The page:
Facts, Not Fiction

 
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    #21
    Quote Originally Posted by noone View Post
    If I remember correctly, Cerutty waved a yellow towel in Rome on the last lap, as a signal to Elliott to sprint for the WR.
    The way I remember this was that Elliott was dead tired at that point and was not sure what the towel meant. Was the WR possible? or did it mean the record was possible and Elliott was clear of the field? Or he was not clear of the field but the record was possible? At that point Elliott was not going to turn his head.
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    #22
    Quote Originally Posted by noone View Post
    If I remember correctly, Cerutty waved a yellow towel in Rome on the last lap, as a signal to Elliott to sprint for the WR.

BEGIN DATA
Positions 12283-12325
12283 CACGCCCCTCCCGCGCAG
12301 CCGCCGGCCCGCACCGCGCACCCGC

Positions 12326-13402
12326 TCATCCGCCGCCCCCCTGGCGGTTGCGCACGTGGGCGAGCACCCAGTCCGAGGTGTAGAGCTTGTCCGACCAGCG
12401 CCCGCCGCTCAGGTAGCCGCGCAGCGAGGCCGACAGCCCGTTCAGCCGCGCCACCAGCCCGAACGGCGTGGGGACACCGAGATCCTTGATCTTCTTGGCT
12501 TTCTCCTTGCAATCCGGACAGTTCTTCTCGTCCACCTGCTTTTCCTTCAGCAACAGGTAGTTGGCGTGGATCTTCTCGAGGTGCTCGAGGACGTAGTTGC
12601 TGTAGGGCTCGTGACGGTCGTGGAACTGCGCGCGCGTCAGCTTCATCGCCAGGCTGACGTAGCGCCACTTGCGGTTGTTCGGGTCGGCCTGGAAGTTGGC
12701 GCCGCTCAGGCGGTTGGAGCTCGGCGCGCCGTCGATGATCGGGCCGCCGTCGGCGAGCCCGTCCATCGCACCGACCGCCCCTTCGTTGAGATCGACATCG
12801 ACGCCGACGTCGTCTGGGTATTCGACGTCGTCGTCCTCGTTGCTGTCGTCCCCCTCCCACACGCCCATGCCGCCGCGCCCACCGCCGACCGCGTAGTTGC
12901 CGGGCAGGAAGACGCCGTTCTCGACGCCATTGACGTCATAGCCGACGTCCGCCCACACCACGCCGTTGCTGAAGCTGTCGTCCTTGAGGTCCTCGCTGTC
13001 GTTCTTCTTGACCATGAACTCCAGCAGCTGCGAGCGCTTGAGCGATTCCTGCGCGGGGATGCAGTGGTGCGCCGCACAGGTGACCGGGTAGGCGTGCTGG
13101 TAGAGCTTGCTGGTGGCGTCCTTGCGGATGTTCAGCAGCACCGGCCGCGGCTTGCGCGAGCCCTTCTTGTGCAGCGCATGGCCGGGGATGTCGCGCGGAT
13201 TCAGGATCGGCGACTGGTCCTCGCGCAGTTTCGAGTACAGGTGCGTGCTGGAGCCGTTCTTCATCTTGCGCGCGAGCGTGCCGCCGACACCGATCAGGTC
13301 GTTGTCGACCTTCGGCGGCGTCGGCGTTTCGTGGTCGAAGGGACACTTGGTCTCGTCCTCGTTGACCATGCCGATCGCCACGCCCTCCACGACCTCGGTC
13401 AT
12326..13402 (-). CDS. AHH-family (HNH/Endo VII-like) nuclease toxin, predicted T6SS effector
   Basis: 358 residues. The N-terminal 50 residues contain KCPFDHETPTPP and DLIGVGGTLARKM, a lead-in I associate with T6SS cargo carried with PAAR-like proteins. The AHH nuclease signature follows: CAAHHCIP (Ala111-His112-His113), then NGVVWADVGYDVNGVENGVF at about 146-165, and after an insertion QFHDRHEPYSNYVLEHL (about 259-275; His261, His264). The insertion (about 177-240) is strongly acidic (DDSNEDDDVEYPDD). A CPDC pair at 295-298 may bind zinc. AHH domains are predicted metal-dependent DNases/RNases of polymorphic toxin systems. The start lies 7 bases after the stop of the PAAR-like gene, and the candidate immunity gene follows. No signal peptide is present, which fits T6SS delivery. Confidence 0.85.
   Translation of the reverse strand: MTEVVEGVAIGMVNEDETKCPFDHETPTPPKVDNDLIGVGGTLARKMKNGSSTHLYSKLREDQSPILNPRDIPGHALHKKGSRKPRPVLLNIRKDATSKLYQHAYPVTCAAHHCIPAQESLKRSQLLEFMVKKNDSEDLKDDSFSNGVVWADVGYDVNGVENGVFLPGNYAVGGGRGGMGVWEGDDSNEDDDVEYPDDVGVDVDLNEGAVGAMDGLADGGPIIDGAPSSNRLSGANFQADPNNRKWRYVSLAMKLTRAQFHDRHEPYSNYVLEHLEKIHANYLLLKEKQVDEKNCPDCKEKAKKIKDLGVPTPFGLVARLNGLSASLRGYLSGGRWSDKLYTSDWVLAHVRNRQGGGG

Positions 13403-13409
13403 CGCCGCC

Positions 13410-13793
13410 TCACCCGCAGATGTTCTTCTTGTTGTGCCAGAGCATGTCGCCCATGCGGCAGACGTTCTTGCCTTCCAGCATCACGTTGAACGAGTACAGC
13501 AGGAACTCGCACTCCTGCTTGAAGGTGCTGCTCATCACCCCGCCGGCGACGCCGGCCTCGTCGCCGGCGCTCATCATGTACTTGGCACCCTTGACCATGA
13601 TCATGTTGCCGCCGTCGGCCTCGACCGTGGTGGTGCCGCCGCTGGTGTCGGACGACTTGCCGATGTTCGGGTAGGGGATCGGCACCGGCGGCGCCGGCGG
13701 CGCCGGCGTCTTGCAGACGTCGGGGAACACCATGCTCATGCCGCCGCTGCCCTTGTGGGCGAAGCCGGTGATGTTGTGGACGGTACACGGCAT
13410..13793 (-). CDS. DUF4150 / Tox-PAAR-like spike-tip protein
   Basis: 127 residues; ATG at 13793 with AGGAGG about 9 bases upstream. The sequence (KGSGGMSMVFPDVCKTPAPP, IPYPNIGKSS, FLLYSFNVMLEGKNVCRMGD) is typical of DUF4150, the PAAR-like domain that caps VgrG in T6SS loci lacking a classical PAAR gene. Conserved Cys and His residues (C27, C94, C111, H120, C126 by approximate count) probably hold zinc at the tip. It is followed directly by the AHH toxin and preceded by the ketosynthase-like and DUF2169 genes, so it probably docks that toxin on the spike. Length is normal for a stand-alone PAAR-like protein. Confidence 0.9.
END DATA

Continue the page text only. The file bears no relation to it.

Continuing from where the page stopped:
Elliot's recollection of that event on the Australian Broadcasting Commission radio in 2001:

    Amanda Smith: Well probably the event that best sums up how exuberant and unorthodox Percy Cerutty was, was his behaviour during the running of the 1500 metres race in Rome in 1960, the yellow towel. Can I beg your indulgence, Herb, to tell that story?

    Herb Elliott: [snip]..So we had a little scheme that we worked out beforehand that he would sit up in the back straight it was, in the stadium in Rome, and in the last lap, if it looked as if I could win, or it looked as if I could break the world record, no it wasn't that. If it looked as if I could break the world record and it looked as if somebody was on my hammer, he'd wave the towel.

    So when we talked about this, I was in that vague zone area that you are when you're sort of nervous before an event, you only half listen to people.